Booleans don't exist in Ruby

Mike Burns

Ruby has the literals true and false, which are the only constructors for TrueClass and FalseClass, respectively. It’s common to think of those as Booleans. It can also make sense to think of them as bits, depending on the need.

But to quote Stafford Beer, the purpose of a system is what it does. What does TrueClass and FalseClass do?


At a high level, if works on “truthy” values: the “then” clause is evaluated unless the conditional is false or nil. The inverse is true for unless.

if 0
  puts "this is run"
if ""
  puts "this is also run"
if []
  puts "you guessed it: run this line"
if nil
  puts "never run"
if false
  puts "also never run"

This is encoded in the RB_TEST function in Ruby itself:

static inline bool
    return obj & ~RUBY_Qnil;

So we have our first definition: a Boolean in Ruby is one of two things: false or nil, or anything else.

What the heck is that obj & ~RUBY_Qnil thing in C? Is that …

Object Identifiers

Every object in Ruby has a number assigned to it. The interpreter or virtual machine sometimes uses that number for optimizations. You can see this number with the #object_id method.

All instances of Integer – that is, actual numbers – have an odd object ID, and all other constants have an even one.

irb(main):001:0> 1.object_id
=> 3
irb(main):002:0> 2.object_id
=> 5
irb(main):003:0> true.object_id
=> 20
irb(main):004:0> false.object_id
=> 0
irb(main):005:0> nil.object_id
=> 8

So we can see that true values are 20 and false values are 0. nil, which if thinks is just as untrue as false, is 8.

irb(main):001:0> true.object_id.to_s(2)
=> "10100"
irb(main):002:0> false.object_id.to_s(2)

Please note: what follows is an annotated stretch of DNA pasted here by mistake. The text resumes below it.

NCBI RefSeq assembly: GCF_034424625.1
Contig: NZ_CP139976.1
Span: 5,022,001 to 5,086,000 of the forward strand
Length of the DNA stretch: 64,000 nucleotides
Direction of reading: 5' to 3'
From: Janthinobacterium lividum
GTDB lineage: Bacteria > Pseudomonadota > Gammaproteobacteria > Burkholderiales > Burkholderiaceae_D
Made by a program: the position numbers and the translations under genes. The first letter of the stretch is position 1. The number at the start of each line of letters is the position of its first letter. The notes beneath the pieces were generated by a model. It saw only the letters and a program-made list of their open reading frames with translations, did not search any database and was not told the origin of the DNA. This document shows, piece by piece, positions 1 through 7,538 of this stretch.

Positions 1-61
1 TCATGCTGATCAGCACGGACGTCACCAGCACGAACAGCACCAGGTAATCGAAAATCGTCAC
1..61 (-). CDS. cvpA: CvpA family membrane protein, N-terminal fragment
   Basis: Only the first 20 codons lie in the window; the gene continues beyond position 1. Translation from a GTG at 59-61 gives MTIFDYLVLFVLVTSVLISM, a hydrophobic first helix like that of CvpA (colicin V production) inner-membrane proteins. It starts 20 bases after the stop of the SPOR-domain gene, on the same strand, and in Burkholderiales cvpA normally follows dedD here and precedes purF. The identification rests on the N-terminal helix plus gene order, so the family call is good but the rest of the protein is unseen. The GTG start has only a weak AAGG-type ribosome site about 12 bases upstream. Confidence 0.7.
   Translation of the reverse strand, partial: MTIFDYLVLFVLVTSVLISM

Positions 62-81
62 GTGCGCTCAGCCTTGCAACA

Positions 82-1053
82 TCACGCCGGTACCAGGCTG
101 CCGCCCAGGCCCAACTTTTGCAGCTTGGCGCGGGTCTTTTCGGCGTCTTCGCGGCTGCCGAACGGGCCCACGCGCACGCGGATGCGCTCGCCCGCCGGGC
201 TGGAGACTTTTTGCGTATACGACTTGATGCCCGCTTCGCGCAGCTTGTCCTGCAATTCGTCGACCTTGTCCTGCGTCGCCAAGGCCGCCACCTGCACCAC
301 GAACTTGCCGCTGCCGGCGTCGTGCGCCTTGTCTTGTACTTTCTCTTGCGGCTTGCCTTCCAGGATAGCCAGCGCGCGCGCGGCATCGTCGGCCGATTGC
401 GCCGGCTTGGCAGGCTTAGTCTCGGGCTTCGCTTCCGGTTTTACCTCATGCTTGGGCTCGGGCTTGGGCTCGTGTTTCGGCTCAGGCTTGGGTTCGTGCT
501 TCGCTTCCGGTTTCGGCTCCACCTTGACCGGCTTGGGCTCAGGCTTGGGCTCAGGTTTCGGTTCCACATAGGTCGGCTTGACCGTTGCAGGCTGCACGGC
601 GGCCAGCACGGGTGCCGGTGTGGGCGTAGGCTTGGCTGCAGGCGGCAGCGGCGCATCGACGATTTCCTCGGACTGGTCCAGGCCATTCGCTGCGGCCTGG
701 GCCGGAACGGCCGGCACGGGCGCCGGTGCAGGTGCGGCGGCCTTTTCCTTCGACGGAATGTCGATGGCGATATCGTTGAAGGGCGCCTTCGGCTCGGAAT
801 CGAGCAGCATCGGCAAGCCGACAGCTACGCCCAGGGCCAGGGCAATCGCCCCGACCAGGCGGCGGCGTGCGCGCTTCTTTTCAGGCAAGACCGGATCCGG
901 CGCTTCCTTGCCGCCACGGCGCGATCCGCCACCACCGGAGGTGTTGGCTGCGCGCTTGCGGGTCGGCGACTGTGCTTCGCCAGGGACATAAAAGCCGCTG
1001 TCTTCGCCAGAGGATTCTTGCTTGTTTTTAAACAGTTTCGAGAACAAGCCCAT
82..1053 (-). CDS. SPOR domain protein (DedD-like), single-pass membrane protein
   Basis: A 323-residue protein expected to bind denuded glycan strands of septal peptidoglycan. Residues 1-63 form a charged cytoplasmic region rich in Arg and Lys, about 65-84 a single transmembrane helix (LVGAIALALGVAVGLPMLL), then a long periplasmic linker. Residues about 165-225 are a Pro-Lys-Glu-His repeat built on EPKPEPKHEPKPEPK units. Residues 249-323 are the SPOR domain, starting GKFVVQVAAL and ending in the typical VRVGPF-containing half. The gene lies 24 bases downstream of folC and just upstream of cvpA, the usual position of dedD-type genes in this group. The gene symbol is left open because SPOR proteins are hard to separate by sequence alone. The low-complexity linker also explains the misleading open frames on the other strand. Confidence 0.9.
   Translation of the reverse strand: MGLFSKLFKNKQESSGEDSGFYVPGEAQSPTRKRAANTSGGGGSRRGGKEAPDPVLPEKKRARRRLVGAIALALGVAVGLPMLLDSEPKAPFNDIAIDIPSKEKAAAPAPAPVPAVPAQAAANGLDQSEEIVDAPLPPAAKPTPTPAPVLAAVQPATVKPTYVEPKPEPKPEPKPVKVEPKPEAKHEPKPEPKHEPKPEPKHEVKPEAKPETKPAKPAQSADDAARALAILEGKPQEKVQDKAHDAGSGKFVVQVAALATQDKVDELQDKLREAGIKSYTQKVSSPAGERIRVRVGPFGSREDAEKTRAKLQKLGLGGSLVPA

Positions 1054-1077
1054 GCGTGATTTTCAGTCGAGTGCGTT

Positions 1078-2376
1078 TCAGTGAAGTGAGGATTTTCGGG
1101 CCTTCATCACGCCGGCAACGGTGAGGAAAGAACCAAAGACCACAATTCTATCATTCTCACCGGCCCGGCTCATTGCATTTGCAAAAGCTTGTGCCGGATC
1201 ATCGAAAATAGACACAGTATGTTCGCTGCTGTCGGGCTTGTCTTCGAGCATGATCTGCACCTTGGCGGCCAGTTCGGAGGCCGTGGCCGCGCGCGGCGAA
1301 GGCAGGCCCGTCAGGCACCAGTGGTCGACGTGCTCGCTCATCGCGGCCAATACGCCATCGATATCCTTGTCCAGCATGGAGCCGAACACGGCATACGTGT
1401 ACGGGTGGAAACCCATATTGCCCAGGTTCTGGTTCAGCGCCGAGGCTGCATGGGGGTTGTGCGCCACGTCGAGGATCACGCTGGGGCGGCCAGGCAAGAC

=> "0"
irb(main):003:0> nil.object_id.to_s(2)
=> "1000"

So for example:

irb(main):001:0> [].object_id & ~(nil.object_id)
=> 192
irb(main):002:0> nil.object_id & ~(nil.object_id)
=> 0
irb(main):003:0> false.object_id & ~(nil.object_id)
=> 0
irb(main):004:0> 1.object_id & ~(nil.object_id)
=> 3
irb(main):005:0> true.object_id & ~(nil.object_id)
=> 20

OK but the C return type is bool

That’s right, RB_TEST returns a bool, but the & operator produces numbers like 192, 0, 3, 20, etc.

In C, Booleans are numbers: 0 is false and anything else is true. This is represented, in C99, in the _Bool type (aliased to bool, as seen in Ruby’s C code):

When any scalar value is converted to _Bool, the result is 0 if the value compares equal to 0; otherwise, the result is 1.

That’s right: Ruby’s if and unless are truthy because C is truthy.

(You can also see this in the RBOOL macro, in case you’re curious about Ruby’s C implementation. RBOOL will pop up again later!)


OK sure, but that’s some C. We’re here to talk about Ruby, the duck-typed programming language we love. What interface do TrueClass and FalseClass share?

irb(main):001:0> true.methods - false.methods
=> []
irb(main):002:0> true.methods - Object.methods
=> [:^, :&, :|]

They share the #^, #&, and #| methods, which look like little faces when they’re symbols. Now we’re getting somewhere!

A Boolean in Ruby is anything that implements #^, #&, and #|. Case closed.

irb(main):003:0> nil.methods - Object.methods
=> [:to_h, :rationalize, :&, :to_f, :to_i, :to_a, :to_r, :to_c, :|, :^]

Oh hello, nil.

Standard library

Ruby methods that end in ? are typically predicate methods – they are expected to be used in conditional context such as if and unless. How does the Ruby standard library define these methods?

I ran a quick Ripgrep over the Ruby stdlib:

~/ruby% rg -A5 'def .*\?' lib/

and skimmed through the 4600 lines of results. That’s 713 method definitions, but -A5 shows the five lines after so I can see what they return.